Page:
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Welcome to Quality Reads, a monthly rundown of our editors’ most loved reads.
The temperatures are (finally!) starting to cool, and naturally we’re dreaming of cozy autumnal feelings: a favorite sweater, a cup of tea or cider, and being cuddled up with a crisp hardcover that’s guaranteed to sweep you away for the afternoon. Read on for the reads that have captivated us most this month.
“Personal essays are why I’m a writer (and a reader, for that matter). They’ve always felt so straightforwardly intimate to me. Reading someone’s writing of any genre is technically an insight into how they think, but there’s something so satisfying about personal essays. How do we explain ourselves, when people go into it knowing that’s exactly what we’re trying to do? There’s kind of nowhere to hide, and I like seeing variations on how people approach it.
In a society that is so stubbornly unable to grasp nuance when it comes to race, this book is a stunningly creative example in how to approach such a complex topic with the honesty, idiosyncrasy, and contradiction it requires. Part memoir, part history, part cultural criticism, Hong’s essays approach a deeper understanding of racial identity in America. Her background as a poet and visual artist is important here: she is able to show the very violent, intentional limits of the English language, as well as the beauty that arises when you stop trying to abide by its rules so diligently.
The through line here are ‘minor feelings,’ which, Hong coins, are those that occur when you internalize the lies and stereotypes you’re told about your own race. As the daughter of Korean immigrants growing up in 90’s Los Angeles, she cites shame, suspicion, and melancholy in particular. I shudder at how vaguely I just described that, but it’s almost impossible to summarize her work with such little space. Just read it, for real.” – Jordan
Credit: Il Papiro Firenze.
“Exploring other cultures has always been a pastime of mine. Any books that can give me an insight on the way other people do things are right up my alley! This charming book details the Italian lifestyle, but also gives some historical and philosophical context as to how these traditions and ways came to be. From art and culture, fashion and cinema, food and drink, and how to love and socialize, this gives bite size glimpses into la dolce vita and ultimately encourages readers to incorporate some of these little pleasures into their own lives, even if you're not actually Italian!” – Bernadette
“Lately I've been into emotion-driven fiction where there's a big relationship component between main characters. So, not really the modern romance genre, but more a narrative focused on a couple and their dynamic. If you liked Call Me By Your Name, you must read the author's follow-up book. There is some truly stunning writing in here, plus some excellent observations on life, love, and the choices we make. This also gave me major Before Sunrise vibes for my fellow Linklater fans!” – Kaleigh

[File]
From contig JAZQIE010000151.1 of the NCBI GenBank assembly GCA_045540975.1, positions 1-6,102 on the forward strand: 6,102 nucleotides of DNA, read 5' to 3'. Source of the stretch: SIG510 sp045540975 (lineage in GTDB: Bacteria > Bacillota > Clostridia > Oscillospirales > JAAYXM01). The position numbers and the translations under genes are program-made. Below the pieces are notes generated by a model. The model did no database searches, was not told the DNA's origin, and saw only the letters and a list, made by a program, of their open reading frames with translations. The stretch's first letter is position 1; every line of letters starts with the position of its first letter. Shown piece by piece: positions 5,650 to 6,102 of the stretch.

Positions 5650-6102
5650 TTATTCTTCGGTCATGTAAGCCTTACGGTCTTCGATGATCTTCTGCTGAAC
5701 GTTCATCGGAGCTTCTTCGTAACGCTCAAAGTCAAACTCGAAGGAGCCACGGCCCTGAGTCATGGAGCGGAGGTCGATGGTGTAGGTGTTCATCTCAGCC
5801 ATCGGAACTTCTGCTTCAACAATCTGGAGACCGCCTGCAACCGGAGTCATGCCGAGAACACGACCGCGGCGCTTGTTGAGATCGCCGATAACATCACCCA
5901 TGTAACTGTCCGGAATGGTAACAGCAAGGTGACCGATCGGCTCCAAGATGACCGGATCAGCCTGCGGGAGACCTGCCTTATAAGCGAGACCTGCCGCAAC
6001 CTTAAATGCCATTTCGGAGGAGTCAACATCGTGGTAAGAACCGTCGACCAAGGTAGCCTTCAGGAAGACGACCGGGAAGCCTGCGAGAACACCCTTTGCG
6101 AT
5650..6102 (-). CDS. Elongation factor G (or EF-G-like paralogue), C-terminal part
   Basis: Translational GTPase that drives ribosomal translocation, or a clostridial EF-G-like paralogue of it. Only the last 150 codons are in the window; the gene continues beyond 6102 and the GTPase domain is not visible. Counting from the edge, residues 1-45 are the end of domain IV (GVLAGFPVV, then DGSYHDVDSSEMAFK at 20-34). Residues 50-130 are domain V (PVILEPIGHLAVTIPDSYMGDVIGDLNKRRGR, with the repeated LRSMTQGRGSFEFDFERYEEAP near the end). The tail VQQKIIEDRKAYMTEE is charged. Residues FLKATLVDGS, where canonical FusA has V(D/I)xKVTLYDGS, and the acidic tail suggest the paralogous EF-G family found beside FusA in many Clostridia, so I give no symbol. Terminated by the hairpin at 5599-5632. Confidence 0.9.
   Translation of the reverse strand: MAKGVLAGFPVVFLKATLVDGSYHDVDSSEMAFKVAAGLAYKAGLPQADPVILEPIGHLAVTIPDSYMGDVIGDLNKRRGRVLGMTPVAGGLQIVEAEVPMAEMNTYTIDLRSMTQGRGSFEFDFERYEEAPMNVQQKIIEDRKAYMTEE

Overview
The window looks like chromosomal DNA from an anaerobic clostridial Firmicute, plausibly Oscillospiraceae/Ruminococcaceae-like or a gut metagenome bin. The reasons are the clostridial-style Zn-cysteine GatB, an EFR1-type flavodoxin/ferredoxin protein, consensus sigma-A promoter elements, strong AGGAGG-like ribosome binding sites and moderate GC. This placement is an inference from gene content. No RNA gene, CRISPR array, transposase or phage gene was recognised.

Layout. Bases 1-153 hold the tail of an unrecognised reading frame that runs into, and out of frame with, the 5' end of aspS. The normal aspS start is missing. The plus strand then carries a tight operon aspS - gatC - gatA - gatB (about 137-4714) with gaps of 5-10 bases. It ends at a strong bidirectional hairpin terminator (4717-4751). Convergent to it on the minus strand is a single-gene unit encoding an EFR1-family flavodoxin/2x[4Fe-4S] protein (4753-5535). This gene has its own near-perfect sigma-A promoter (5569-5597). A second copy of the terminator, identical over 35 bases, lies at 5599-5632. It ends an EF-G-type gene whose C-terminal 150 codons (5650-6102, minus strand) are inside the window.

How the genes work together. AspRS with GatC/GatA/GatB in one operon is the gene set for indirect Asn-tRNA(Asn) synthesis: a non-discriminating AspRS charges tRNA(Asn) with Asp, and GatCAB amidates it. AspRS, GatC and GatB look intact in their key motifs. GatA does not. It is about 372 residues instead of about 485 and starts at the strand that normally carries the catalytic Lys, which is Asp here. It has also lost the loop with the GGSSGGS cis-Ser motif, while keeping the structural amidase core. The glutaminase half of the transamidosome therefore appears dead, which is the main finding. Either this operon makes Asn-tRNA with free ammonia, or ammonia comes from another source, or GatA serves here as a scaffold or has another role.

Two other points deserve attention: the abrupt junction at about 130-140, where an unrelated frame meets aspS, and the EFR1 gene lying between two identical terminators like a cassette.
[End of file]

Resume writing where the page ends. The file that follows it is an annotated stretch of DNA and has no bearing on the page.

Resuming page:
“I love psychological thrillers and any book that captures my attention from the very beginning. I finally found some time to read a book while at the beach this summer and this was one I couldn’t put down. If I'm being completely honest, I didn't love the ending, but it's still totally worth reading. It easily kept my attention and I was done within a week of starting. Putting it in my top five, regardless of the end. Psychological thrillers are my favorites and this definitely lived up to the reviews.” – Aliza
“This was my first Kristin Hannah novel and it will not be my last! This novel takes place in France at the start of WWII (and takes us through 1945) and brings the author front and center to the emotional and physical turmoil that so many in France dealt with during the course of the war. There's a little bit of everything in this book, and I couldn't put it down. For those who want to dive into different times, this is one to grab. ” – Laura
“As someone who’s lived in both Florida and Hawai’i, I'm big into the concept of 'blue mind' — that our lives are improved by being in and around water — and I also love microhistories that interweave personal and sociological insights. Naturally, Why We Swim was a perfect fit. Bonnie Tsui combines graceful personal reflections with scientific discoveries, historical oddities, and psychological notes that paint a portrait of why we find ourselves drawn to swimming. I also love any book that centers our experience of awe. It’s thorough, beautiful, and illuminates a lot of our cultural notions around athleticism, nature, and more.” – Grace
Is there another book we should bump up our list? Send it our way: email@example.com.